Take a Whiff of Chemistry


You just got home after a long day of work and you slip off your shoes, contemplating the options for dinner. But before you can even make it to the kitchen, a sudden odor sweeps over the room—something akin to sour milk and fertilizer. Your warm, moist socks, and the proximity of the odor, are unmistakable evidence that the culprit of the odor is—you. You swiftly grab a bottle of Febreze, resolving the problem by spraying wildly around the room with a particular focus around your shoes. Within minutes, the odors are replaced with a fresh scent resembling laundered clothes, and you can continue contemplating your dinner options.

Whether or not anyone will admit to relating closely to this scenario, we can almost all admit to having used an air-freshener at some point in our lives. But how does this spray replace foul odors with pleasant ones? Is the spray merely masking the smells? Or is it really eliminating the odor?

The question, of course, can be answered with chemistry.

Febreze, along with many other air fresheners, contains the active ingredient beta-cyclodextrin (β-cyclodextrin). β-cyclodextrin is a ring shaped molecule made up of sugars and is derived from starch (usually from corn). The image below shows the chemical structure on the left, and what chemists refer to as the space-filling model representation, on the right.

The cyclodextrin molecule can be imagined as resembling a donut. The inside of the donut shaped molecule is hydrophobic—“water fearing”, or “oily” and immiscible with water. The outside of the donut shaped molecule, however, is hydrophilic—“water loving.” So how do the features of this ring-shaped molecule eliminate odor?

Odors, and our ability to sense odors, have an interesting chemistry themselves. Of all our senses, our sense of smell (olfaction) is the most intimately connected with the brain. The olfactory sensors are located at the top of the nasal passages, just below and between the eyes. With each breath we take, air is swept over these sensors. The sensors are covered with a coating of mucous, and molecules from the air dissolve in the mucous and interact with the olfactory cells. Because odors are sensed only when gaseous molecules dissolve, all odor-causing materials must produce vapors. Yes, that’s right, your socks and shoes really do produce vapors.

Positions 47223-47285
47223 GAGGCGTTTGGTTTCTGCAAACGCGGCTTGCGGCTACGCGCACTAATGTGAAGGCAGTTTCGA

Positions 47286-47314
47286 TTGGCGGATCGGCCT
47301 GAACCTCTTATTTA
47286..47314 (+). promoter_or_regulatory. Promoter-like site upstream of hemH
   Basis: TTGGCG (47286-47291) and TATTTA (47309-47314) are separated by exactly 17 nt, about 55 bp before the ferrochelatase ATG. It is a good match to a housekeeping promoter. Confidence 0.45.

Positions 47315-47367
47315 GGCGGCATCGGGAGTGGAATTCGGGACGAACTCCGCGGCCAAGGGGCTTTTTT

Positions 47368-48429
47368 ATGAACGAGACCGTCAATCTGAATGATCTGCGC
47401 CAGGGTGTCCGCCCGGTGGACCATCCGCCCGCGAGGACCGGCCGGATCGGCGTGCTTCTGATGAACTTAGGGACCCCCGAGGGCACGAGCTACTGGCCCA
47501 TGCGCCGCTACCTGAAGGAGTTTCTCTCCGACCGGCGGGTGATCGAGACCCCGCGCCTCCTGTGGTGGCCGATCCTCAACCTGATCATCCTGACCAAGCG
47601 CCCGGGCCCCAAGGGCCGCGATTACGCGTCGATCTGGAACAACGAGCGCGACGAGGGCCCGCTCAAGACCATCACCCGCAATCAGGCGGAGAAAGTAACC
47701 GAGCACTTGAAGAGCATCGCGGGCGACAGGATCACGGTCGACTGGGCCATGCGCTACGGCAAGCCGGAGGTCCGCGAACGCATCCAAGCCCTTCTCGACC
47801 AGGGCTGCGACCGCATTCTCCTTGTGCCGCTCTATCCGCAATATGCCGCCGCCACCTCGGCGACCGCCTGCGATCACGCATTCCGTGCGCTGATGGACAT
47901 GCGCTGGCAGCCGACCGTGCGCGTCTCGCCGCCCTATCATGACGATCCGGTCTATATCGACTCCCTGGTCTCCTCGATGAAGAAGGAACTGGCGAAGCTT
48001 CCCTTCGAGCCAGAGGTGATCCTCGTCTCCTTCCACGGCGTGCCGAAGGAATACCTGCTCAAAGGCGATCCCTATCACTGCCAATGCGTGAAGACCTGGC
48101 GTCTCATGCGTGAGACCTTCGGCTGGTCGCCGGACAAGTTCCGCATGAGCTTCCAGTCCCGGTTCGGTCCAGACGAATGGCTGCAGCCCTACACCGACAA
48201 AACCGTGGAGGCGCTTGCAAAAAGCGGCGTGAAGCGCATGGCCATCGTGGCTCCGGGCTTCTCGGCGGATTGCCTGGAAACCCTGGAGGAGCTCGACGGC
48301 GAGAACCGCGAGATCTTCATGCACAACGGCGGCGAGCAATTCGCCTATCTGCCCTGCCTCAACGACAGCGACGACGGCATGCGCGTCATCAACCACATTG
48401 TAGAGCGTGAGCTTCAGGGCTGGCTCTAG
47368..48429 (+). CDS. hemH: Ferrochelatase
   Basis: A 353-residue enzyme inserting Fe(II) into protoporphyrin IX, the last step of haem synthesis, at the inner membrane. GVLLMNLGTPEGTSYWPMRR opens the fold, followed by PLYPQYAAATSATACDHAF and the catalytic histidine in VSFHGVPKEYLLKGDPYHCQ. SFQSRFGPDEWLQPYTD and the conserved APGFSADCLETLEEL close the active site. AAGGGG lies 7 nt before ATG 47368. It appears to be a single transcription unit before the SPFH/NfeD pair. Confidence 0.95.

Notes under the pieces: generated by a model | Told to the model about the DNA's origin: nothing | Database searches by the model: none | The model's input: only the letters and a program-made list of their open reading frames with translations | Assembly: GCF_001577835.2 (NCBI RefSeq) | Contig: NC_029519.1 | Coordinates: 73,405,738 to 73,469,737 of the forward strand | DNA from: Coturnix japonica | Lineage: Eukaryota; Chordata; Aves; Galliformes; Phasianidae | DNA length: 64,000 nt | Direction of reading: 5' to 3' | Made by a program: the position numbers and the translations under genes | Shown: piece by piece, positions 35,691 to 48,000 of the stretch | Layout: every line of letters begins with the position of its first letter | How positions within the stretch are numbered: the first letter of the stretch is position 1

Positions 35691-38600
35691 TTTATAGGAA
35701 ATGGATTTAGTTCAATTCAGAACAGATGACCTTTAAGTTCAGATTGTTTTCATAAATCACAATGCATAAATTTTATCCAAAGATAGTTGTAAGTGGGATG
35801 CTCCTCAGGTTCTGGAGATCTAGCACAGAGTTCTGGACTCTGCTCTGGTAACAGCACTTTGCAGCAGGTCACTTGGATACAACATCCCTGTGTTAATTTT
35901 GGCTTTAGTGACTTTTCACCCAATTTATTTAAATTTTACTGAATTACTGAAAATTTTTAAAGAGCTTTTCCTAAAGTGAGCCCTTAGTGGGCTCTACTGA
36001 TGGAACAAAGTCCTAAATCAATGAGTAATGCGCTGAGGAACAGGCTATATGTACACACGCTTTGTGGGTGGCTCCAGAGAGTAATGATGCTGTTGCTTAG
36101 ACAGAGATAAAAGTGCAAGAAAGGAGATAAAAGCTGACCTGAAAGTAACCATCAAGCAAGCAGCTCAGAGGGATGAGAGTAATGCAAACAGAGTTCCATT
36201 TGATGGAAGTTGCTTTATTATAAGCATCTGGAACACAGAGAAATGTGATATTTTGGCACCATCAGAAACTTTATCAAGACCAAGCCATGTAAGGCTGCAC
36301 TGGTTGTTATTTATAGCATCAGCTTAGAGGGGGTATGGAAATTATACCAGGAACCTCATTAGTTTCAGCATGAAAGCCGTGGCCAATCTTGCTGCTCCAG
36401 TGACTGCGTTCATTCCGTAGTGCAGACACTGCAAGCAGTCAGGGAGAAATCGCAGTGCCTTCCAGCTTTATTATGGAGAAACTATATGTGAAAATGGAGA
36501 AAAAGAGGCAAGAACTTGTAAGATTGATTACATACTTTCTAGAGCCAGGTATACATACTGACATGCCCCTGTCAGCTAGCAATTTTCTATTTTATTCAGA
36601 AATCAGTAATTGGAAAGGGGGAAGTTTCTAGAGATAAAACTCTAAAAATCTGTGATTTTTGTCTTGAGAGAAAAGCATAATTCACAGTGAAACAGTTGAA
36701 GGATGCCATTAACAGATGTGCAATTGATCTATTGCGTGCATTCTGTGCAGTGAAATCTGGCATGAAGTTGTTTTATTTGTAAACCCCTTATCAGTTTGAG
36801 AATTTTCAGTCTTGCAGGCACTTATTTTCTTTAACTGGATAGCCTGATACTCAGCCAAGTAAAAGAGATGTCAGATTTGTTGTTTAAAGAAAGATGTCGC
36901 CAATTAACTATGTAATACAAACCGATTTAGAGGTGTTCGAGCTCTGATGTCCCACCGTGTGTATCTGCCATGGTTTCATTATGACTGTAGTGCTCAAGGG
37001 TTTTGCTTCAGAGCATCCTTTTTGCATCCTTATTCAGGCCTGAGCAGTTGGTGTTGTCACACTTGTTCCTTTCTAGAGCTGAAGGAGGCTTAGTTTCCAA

Certain structural features of a molecule can be associated with a particular type of odor. For example, some molecules contain functional groups which produce the characteristic odor of rotten eggs, while others contains features which produce the smell of garlic. Natural gas contains a molecule that gives gasoline its characteristic odor, signaling a gas leak.

When you spray Febreze the hydrophobic cavity of the β-cyclodextrin traps these volatile, odor causing molecules, preventing the molecules from binding to the odor receptors in your nose—so the odor can no longer be smelt! This is more simply illustrated in the image below. On the left, the grey sphere represents an odor molecule, and on the right you can see the odor molecule entrapped within the pocket of cyclodextrin.

space filling model

The cyclodextrin can be mixed with different compounds (that cannot be trapped in the cavity of cyclodextrin) which can smell like lavender, freshly laundered clothes, or even pumpkin spice for the Holidays, making your reeking shoes smell lovely.

Although Febreze and other products based on cyclodextrin reduce odors successfully, they are not replacements for actual cleaning or fresh air, despite popular belief. However, I will still take the smell of fresh laundry over the smell of sour milk and fertilizer, any day.   

Figures from: Berthod, A., Ed. Chiral Recognition in Separation Methods: Mechanisms and Applications; Springer: Heidelberg Dordrecht London New York, 2010.



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